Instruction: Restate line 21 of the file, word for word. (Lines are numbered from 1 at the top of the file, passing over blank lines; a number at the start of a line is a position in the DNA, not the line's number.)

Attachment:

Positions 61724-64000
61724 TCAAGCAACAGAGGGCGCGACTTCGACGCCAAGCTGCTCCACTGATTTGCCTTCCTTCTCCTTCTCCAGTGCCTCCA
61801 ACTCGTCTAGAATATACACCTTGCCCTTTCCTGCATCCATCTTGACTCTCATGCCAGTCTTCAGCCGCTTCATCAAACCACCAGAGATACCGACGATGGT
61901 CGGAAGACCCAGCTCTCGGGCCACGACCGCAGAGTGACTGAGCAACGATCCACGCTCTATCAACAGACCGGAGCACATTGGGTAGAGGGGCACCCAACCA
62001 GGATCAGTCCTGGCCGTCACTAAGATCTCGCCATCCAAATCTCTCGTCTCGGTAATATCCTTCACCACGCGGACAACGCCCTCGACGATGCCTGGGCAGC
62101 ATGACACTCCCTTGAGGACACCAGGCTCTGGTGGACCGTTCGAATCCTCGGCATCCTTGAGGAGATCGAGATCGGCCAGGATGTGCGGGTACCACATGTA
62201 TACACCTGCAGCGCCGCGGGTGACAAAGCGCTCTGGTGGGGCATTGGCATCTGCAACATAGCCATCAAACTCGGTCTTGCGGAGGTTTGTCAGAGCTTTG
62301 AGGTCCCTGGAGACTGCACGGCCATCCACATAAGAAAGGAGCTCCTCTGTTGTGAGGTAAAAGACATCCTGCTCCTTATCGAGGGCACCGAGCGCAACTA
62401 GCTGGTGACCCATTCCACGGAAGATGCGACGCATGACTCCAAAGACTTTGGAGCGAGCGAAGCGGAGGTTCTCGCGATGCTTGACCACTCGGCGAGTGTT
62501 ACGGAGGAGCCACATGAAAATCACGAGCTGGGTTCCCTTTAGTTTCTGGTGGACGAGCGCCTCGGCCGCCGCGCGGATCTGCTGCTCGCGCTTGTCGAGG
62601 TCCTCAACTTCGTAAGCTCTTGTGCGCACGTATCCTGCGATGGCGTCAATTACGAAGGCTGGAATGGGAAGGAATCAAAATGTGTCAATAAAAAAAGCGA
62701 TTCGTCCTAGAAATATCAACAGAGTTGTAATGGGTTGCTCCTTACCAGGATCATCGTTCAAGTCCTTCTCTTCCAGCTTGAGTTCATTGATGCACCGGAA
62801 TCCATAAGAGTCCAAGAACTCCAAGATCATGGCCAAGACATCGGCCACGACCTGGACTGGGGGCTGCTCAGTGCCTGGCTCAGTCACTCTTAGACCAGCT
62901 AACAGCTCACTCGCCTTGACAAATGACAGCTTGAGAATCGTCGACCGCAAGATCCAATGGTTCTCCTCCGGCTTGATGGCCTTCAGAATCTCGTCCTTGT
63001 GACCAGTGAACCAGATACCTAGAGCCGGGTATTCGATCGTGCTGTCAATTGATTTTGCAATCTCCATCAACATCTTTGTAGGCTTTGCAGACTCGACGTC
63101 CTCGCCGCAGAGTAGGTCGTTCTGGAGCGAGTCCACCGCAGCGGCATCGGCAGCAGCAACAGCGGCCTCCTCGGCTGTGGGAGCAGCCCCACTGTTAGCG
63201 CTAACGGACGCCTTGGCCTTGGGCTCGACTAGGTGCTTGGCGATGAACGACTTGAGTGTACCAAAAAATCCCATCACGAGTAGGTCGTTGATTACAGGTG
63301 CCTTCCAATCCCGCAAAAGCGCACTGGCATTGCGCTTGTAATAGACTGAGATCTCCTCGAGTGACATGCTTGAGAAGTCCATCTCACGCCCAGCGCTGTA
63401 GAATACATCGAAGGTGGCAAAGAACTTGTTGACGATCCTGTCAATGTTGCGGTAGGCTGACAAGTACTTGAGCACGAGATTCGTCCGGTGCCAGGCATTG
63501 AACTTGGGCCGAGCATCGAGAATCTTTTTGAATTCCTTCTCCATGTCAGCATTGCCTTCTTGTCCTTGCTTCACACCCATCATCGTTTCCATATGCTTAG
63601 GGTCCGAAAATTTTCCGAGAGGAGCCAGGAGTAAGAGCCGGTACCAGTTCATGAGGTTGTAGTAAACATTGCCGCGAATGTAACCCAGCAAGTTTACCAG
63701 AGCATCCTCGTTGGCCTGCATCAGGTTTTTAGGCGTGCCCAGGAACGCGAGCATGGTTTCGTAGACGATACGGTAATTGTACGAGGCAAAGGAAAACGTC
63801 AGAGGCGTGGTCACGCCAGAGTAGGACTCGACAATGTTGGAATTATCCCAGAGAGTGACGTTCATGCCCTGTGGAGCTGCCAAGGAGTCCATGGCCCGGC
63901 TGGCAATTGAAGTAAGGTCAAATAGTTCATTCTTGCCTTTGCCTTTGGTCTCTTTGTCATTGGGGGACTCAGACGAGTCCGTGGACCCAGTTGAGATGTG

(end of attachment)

63601 GGTCCGAAAATTTTCCGAGAGGAGCCAGGAGTAAGAGCCGGTACCAGTTCATGAGGTTGTAGTAAACATTGCCGCGAATGTAACCCAGCAAGTTTACCAG